LOS ANGELES, CA - Prince Fielder #28 of the Milwaukee Brewers reacts as he beats out a throw for an infield single against the Los Angeles Dodgers during the fifth inning at Dodger Stadium. (Photo by Harry How/Getty Images)
The Baltimore Orioles might be interested in Prince Fielder. Does this make any sense to anyone?
I'd like to picture Scott Boras in a room with the shutters drawn, staring at an old rotary phone. Just staring. Projecting his dark energy into the phone, down into the wires, and out into the world. Maybe he focuses on a specific name; maybe the energy just knows where to go.
And while Dan Duquette or Peter Angelos are sitting down for breakfast, they suddenly spit out their scone and say aloud, "By Jove, why aren't we in on this Prince Fielder action?" The hardest part for Boras is acting surprised when he gets the phone call.
That's not how it happens, though. If the Orioles really are interested in Prince Fielder, it's a strategy that's been debated and discussed, reviewed and ruminated on. Of course, this is the Orioles we're talking about, so that doesn't mean that the right decision will be reached, but it's not like Angelos had a a vision that Fielder came unto them on a flaming pie and then ordered the Orioles to pursue the slugger suddenly.
Which brings us to the question posed in the headline: What in the heck do the Orioles want with Prince Fielder?
The answer, and I'm just spitballing here: Probably to get better. Wait, wait. Hear me out.
Fielder takes a lot of guff for being shaped like something out of the Disney Alice in Wonderland cartoon, and it's a legitimate concern. He's … fluffy, to put it diplomatically. There should be concerns over his durability. It's hard to imagine a 40-year-old Fielder scampering out to first base, fit as a fiddle.
But there's a difference between a "legitimate concern" and something that should completely obscure Prince Fielder's long-term potential. He's still just 27 -- because he had immediate success as a young major leaguer, it's easy to forget just how young he is. If Fielder gets a seven-year deal, he'd be 34 by the end of it. When is he supposed to turn into a fiery mess of bone, cartilage, and blubber? When he's 30? 31? 32? Even Mo Vaughn made it to 32, and he didn't necessarily crumble because of his girth -- a rogue dugout was the culprit there.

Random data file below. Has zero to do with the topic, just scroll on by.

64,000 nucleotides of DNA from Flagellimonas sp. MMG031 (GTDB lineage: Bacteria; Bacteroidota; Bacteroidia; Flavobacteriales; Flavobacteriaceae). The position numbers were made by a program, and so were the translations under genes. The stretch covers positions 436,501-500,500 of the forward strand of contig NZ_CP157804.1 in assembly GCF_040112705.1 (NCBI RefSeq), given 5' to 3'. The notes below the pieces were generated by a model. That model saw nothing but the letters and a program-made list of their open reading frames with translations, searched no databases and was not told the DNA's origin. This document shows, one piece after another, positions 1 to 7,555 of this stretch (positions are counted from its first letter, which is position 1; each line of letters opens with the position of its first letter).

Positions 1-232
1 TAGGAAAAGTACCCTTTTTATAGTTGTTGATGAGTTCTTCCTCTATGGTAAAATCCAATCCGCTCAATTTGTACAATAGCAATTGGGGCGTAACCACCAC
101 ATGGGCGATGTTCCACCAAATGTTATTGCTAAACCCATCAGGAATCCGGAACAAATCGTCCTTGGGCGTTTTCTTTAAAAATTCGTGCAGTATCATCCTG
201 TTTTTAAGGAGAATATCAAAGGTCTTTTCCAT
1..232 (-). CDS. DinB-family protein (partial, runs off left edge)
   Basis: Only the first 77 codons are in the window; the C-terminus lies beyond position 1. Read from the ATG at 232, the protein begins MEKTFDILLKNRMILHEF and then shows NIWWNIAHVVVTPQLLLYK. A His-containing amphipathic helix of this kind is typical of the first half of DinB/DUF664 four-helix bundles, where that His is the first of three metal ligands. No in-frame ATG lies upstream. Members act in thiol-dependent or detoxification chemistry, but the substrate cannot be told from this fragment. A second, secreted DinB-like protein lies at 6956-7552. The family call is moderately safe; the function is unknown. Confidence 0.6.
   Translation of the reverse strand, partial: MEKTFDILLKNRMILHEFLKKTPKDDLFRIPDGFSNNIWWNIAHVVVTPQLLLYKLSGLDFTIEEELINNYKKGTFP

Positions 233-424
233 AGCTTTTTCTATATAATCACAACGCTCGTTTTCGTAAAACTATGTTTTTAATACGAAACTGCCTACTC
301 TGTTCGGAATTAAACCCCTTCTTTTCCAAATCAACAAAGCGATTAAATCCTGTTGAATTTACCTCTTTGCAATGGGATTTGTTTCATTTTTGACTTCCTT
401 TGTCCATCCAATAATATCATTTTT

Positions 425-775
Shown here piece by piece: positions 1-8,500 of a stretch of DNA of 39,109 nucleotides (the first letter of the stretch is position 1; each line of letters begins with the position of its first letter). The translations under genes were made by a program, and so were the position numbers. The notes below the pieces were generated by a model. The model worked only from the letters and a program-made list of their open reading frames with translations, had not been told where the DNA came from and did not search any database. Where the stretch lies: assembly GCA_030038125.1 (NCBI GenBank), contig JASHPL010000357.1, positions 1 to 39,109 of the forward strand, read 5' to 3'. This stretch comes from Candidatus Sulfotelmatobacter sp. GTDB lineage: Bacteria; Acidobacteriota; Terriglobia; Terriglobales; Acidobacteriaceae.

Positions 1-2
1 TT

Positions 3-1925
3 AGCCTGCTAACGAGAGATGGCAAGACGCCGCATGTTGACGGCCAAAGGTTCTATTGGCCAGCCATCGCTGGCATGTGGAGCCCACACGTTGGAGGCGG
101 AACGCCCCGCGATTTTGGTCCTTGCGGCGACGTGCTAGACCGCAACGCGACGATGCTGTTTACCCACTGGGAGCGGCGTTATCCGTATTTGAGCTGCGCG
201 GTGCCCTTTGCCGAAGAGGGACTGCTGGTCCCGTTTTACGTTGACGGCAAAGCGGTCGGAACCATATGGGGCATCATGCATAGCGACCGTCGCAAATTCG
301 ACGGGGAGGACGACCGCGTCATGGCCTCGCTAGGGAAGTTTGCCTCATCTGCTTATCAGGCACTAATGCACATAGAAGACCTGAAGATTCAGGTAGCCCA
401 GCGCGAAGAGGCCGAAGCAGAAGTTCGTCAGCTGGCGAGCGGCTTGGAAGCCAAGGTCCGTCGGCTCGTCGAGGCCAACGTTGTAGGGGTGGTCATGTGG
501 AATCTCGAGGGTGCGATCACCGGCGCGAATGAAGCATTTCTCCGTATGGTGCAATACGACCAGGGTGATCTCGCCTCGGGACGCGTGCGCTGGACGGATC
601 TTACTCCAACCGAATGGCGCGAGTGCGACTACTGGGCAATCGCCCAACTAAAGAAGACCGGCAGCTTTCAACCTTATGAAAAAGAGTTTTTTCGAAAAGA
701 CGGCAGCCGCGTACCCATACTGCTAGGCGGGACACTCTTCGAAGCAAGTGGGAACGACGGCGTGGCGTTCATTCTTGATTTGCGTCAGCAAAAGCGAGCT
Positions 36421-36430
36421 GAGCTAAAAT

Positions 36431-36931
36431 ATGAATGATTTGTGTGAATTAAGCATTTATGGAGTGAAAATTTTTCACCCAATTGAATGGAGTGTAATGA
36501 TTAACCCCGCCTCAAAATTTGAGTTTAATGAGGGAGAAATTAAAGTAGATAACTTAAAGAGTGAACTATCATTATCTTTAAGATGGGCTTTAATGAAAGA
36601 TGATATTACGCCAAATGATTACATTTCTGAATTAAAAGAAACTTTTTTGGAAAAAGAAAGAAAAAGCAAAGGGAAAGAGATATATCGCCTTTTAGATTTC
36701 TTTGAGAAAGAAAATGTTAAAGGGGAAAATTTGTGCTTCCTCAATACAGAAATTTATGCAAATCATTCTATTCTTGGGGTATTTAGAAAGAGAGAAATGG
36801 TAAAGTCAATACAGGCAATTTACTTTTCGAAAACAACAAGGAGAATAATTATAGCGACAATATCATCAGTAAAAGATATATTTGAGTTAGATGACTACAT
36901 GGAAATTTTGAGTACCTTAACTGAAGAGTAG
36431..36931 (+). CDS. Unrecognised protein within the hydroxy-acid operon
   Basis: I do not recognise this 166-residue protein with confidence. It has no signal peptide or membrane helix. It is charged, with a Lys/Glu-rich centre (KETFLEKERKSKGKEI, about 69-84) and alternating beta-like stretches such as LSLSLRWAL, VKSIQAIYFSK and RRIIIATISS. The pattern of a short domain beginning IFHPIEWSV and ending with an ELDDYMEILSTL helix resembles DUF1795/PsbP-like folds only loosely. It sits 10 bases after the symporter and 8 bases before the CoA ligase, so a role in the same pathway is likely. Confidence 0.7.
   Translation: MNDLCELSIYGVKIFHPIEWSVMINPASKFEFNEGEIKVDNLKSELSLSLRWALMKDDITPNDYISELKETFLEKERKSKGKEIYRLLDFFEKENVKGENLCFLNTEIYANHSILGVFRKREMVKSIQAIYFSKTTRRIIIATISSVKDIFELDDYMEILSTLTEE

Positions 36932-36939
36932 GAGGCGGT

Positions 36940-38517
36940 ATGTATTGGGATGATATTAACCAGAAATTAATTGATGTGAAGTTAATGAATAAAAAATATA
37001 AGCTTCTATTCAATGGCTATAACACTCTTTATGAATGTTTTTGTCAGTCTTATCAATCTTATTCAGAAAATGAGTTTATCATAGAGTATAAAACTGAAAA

It's completely reasonable to think that Fielder is the kind of free agent that is good for any team. Win now? Of course Fielder helps. He'd help every team. Win later? The ultimate example of a rags-to-riches team are the 2006 Tigers, who made the World Series three years after losing 119 games -- that's 26 games worse than the 2011 Orioles.
Using the '03 Tigers as a yardstick, it's fair to think that any time, anywhere, no matter how bereft they are of talent and direction, can get from worst to first in a three- or four-year stretch. In three or four years, Fielder should still be very, very good. He could collapse. He could go the way of Adam Dunn for whatever reason. But that's not exceptionally likely. He should be Prince Fielder for a while yet.
And Fielder would represent the Orioles getting better. Substantially better. Fielder by himself isn't going to bring the Orioles over .500, even, but he'd be a substantial upgrade to the roster. He'd be one more piece. Matt Wieters or Adam Jones getting substantially better; Manny Machado erupting on the scene; some of the previously exciting young pitchers reaching their potential -- all of these things can add up to an interesting Orioles team that would have the luxury of Fielder already being around to help. In the meantime, he'd be a gate attraction -- something that would sell tickets, if not jeans.
This isn't to say that the Orioles are a team on the rise, that their future is bright, gotta wear shades, look out world. The counter-argument is just obvious: The Baltimore Orioles. Not going to compete with that one. But the same argument could have been made for the Tigers for most of the '90s and early '00s. And when they signed Magglio Ordonez to a huge deal, a lot of folks asked the same question: why? Why would the Tigers -- a 90-loss team in their good years -- get a win-now player in his 30s? Seemed like a waste of money. Then prospects developed, more productive veterans came on board, and the Tigers weren't the Tigers anymore.
That could happen to the Orioles. I mean, it could. Technically. They still have that minor issue of playing in the same division as the two richest teams in the game and two of the smartest, whereas the Tigers left the AL East at just about the perfect time.
But don't think that it would be totally insane for the Orioles to pursue Fielder. The Orioles are bad because they don't have enough good players. They should acquire more good players. This Fielder fella is a good player, and he should be for a few years yet. The Orioles acquiring Fielder would fit with that whole "acquire good players" strategy.
See? This baseball stuff is easy.